A Very Godly Letter (1591)

The following letter was printed in 1591. The volume in which it appears was entered in the Stationers' Register to Thomas Dawson on 5 January 1591. It is now known in only one surviving copy, at Shrewsbury School. The volume is not listed in STC 1, and so has not been photographed by UMI, and does not appear in the online ESTC. The entry in STC 2 follows:

A very godly letter made, by the right honourable sir Henry Sidney. Now XXV. yeeres past vnto Phillip Sidney his sonne then at schoole at Shrowesbury. (The epitaph of sir H. Sidney. [By] W. Gruffith. [In verse.]) 8o. T. Dawson, 1591.

The original manuscript letter has not survived, but there is no reason to doubt the authenticity of the printed text. The title further tells us that the letter is 'most necessarie for all yoong gentlemen to bee carried in memorie, being put in print at the humble request of one William Gruffith of Coredaney, in the Countie of Angles, sometime clarke of his [i.e. Henry Sidney's] kitchen'. The text below is taken from Butler's Sidneiana, pp. 3-5. The letter was first printed in that other great collection of Sidney family documents, Letters and Memorials of State, ed. Arthur Collins, 2 vols (London: T. Osborne, 1746). The letter also appears, in a modernised text, in M.W. Wallace, The Life of Sir Philip Sidney (Cambridge, 1915), pp. 68-70, and was published again in a limited edition, A very godly letter... (Oxford: University Press, John Johnson, 1929).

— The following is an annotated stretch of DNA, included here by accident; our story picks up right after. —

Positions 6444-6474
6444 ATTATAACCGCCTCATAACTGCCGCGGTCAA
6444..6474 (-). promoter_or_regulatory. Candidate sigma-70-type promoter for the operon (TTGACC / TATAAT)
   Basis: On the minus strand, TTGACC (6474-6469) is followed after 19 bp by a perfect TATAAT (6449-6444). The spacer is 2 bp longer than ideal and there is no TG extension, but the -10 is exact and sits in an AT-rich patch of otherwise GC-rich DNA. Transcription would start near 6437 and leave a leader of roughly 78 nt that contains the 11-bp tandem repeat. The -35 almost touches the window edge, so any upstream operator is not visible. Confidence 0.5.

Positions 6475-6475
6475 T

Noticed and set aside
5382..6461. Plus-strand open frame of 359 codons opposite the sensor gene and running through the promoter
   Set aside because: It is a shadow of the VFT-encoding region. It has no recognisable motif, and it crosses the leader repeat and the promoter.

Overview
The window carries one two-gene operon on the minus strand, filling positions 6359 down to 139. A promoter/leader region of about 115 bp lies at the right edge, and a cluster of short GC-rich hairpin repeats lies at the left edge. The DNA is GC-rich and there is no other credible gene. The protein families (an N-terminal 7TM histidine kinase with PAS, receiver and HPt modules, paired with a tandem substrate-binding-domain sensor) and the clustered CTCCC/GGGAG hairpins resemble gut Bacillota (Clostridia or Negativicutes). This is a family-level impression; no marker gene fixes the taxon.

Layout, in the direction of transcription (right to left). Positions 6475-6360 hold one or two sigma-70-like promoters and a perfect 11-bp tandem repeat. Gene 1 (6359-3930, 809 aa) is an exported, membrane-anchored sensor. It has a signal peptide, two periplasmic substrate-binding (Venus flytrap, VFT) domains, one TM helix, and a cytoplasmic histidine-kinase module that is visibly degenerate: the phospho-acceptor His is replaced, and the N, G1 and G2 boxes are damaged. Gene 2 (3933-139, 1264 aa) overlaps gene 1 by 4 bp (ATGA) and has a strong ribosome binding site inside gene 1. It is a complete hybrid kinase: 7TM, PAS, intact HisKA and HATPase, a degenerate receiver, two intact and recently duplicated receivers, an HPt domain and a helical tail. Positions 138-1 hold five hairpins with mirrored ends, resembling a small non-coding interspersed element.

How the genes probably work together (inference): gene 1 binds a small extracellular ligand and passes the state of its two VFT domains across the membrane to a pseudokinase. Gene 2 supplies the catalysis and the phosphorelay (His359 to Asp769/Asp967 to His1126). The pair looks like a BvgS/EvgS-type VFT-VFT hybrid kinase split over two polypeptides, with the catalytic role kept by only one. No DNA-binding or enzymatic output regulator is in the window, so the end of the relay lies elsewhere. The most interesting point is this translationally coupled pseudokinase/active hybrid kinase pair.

Sidney was born in 1554 and attended Shrewsbury School for several years from 1564; this tallies with the title page statement indicating a date of 1565/66.

A godly letter made, by Sir
Henry Sidney Knight.